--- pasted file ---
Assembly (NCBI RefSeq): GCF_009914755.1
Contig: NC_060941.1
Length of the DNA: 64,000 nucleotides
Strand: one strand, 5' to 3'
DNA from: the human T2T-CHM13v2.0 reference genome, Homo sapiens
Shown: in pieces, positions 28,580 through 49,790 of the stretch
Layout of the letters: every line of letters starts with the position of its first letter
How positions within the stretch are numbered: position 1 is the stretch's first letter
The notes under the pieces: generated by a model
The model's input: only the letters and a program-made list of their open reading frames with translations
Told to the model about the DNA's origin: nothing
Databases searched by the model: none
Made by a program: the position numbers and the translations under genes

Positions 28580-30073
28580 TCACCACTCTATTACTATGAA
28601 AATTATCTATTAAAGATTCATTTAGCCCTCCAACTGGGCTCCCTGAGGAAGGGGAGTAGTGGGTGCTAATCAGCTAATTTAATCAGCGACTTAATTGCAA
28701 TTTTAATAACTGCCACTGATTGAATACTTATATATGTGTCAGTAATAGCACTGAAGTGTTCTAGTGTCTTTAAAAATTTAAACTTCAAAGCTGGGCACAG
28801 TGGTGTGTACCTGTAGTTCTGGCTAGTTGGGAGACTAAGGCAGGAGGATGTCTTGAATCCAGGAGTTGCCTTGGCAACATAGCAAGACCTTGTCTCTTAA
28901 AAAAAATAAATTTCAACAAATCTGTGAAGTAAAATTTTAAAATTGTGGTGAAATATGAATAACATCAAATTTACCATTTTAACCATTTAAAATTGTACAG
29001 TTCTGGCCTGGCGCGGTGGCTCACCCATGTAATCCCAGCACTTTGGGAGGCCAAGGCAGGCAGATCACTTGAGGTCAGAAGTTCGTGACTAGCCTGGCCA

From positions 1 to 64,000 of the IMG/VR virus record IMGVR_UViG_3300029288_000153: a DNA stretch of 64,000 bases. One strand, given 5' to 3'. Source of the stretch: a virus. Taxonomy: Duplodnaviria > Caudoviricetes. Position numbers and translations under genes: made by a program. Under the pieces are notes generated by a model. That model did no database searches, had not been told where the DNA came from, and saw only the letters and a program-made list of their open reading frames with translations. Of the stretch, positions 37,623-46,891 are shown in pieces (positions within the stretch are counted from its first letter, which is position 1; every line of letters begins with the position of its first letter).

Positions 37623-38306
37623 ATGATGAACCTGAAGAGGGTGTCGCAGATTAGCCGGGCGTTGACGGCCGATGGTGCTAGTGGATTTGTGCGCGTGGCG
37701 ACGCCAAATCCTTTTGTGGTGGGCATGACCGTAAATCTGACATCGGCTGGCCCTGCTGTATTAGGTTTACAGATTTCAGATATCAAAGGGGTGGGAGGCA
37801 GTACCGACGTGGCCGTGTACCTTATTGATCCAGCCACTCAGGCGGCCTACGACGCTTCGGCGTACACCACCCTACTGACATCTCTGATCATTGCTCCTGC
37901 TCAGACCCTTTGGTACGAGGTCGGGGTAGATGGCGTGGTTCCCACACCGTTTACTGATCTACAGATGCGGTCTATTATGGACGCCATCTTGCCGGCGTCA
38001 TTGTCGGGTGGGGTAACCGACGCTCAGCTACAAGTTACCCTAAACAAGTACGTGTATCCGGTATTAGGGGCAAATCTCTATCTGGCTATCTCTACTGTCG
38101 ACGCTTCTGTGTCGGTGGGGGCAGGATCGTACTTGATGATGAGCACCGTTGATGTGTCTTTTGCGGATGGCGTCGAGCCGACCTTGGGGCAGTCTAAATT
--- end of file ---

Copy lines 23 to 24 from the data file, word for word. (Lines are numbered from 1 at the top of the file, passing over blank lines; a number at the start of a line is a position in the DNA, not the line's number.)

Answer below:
37623 ATGATGAACCTGAAGAGGGTGTCGCAGATTAGCCGGGCGTTGACGGCCGATGGTGCTAGTGGATTTGTGCGCGTGGCG
37701 ACGCCAAATCCTTTTGTGGTGGGCATGACCGTAAATCTGACATCGGCTGGCCCTGCTGTATTAGGTTTACAGATTTCAGATATCAAAGGGGTGGGAGGCA